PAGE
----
Vanity Publishing for Academics
Vanity publishing is for those who want to get their book published (or poem) and who are prepared to pay for it, rather than wait for a publisher to pick it up. Poetry, for instance, is notoriously difficult to get published. And many fiction writers have also found it hard to gain a publisher.
With the advent of computers, the internet and printers, the trade of Vanity Publisher has taken off. These publishers may run competitions, especially for poetry, where you enter a poem and are then told that your poem is so good, they would like to include it in their next anthology. You are then given the opportunity to buy copies of the anthology containing your work. Of course, the publishers make good money this way, otherwise they would not do it. Some people have even deliberately written rubbish poetry and had it published. A friend proudly presented me with a copy of an anthology containing her poem and a work colleague shyly confided that his poem had been accepted for publication.
Of course, the latest self publishing outlet is Kindle and similar on line publisher options. You can write your book then upload it for sale there. It doesn't matter how good or bad your book is, it can be made available for people to read. Now there are some VERY good books on Kindle, I have downloaded and read them, there are also some that should not be there.
Academic Vanity Publishing
The latest twist on this came through on a Twitter feed. referencing an article in the Guardian newspaper http://www.theguardian.com/higher-education-network/2015/sep/04/academics-are-being-hoodwinked-into-writing-books-nobody-can-buy?CMP=share_btn_tw
An academic was writing about a call she got from a publisher, asking her to write a book on her subject. That sounds really exciting, getting asked to write a book for publication, especially in your own field. BUT, with some digging, she found that (a) the books are bought almost exclusively by University Libraries, with about 300 sales (b) they are very expensive from about £80 to £200. ($120 to $300) and no cheaper paperback version is produced. (c) More copies are produced and sold ONLY if the author makes it a recommended book for their own course, which some academics do, quite reasonably if they find that no available book covers the subject matter they teach. (d) the caller expected to get about 75 writers producing books for him each year. (e) There were more commissioning editors seeking academics than just this caller. The writer calculated that each commissioning editor was probably worth about £1.8m in sales each year, about $2.7m.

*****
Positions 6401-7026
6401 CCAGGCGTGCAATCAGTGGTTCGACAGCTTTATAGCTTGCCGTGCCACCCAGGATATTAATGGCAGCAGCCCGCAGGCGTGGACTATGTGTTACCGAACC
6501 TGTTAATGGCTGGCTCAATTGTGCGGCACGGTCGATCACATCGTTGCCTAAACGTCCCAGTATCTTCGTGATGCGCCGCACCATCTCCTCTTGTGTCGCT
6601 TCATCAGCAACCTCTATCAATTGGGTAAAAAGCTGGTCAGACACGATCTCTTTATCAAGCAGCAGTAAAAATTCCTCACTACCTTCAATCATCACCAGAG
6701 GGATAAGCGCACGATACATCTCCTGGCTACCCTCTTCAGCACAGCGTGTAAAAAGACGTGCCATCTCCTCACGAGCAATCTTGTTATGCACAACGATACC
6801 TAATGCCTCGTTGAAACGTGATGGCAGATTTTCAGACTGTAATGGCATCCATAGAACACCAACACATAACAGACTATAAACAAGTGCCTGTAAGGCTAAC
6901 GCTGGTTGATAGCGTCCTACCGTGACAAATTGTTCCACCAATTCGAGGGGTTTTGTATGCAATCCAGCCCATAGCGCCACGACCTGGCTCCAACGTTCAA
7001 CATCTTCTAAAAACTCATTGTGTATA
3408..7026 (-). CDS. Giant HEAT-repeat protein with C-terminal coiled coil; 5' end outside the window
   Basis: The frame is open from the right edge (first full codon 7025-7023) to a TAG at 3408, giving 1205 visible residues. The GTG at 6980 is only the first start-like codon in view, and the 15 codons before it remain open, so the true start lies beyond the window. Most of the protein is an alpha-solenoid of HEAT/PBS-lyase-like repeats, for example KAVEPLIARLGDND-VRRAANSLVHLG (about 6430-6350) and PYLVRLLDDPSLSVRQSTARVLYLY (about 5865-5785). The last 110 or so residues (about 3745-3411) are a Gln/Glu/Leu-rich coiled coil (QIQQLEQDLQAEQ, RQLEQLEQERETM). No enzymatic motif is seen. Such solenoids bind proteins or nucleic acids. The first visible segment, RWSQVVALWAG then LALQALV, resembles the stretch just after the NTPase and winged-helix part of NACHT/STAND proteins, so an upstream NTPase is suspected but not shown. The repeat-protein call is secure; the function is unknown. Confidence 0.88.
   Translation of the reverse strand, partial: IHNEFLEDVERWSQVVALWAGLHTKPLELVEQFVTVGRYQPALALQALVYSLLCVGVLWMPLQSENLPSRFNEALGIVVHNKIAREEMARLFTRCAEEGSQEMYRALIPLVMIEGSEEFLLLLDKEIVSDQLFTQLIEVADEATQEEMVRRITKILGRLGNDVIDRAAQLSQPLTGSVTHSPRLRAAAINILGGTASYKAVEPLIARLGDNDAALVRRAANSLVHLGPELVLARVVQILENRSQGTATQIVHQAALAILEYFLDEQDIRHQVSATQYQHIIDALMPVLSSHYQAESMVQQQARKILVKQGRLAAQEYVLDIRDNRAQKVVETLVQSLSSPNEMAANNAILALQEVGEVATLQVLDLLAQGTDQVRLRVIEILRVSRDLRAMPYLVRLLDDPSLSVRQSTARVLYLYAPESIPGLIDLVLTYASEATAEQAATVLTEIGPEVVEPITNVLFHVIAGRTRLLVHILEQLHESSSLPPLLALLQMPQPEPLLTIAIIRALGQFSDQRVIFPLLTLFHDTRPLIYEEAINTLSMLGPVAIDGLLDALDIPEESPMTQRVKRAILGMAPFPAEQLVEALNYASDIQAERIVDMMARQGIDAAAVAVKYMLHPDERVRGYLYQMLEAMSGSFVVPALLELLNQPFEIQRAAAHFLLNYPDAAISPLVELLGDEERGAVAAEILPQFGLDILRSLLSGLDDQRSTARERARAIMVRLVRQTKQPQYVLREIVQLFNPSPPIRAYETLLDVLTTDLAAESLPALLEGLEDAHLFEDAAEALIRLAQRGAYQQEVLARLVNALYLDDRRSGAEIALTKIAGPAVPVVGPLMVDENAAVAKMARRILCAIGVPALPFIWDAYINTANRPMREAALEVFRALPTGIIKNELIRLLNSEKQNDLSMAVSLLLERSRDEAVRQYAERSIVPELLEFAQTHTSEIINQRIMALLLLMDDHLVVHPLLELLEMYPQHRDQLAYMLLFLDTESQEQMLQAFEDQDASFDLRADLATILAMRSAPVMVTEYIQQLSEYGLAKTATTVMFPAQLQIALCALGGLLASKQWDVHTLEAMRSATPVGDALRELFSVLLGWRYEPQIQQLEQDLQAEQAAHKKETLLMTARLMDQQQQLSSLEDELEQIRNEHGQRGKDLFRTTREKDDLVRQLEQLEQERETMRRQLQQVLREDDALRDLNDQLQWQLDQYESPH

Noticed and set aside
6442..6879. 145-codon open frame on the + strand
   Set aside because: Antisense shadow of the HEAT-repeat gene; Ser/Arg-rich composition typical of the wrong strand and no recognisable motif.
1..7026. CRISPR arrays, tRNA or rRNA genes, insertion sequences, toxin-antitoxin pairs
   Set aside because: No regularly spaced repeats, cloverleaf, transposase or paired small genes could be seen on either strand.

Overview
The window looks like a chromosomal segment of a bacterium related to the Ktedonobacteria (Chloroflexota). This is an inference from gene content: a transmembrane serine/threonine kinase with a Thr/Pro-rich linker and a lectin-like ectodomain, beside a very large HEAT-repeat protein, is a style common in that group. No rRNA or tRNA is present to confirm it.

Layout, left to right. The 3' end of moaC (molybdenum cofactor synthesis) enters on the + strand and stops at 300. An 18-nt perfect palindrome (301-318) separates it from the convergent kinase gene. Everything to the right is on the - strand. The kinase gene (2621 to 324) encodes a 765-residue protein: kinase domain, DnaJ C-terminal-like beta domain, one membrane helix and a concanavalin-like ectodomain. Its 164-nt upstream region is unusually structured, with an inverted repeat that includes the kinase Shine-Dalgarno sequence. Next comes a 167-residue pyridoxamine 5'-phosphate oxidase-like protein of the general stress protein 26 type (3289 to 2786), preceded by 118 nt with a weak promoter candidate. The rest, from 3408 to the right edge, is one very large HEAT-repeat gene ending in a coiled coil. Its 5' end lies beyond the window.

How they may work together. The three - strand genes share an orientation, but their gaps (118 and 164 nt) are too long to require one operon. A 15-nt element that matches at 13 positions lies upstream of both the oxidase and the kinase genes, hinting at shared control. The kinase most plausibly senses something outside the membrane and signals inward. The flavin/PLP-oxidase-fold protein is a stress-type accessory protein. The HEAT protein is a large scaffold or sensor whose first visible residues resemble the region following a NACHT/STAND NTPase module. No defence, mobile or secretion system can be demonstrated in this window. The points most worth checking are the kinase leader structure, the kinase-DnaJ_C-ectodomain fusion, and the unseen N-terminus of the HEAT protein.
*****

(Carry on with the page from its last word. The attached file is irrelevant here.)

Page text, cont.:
As the author pointed out, the research on which these books are written is paid for by public funds, as are the researcher's salaries and yet the books probably sit unread in a university library until they are chucked out and the public in general do not have access to these libraries unless they have a University library card. In Northern Ireland, you have to be a graduate of the university and pay an annual fee to access the university library.
Image Credit » https://pixabay.com/en/book-reading-pages-open-plain-147086/ by OpenClipartVectors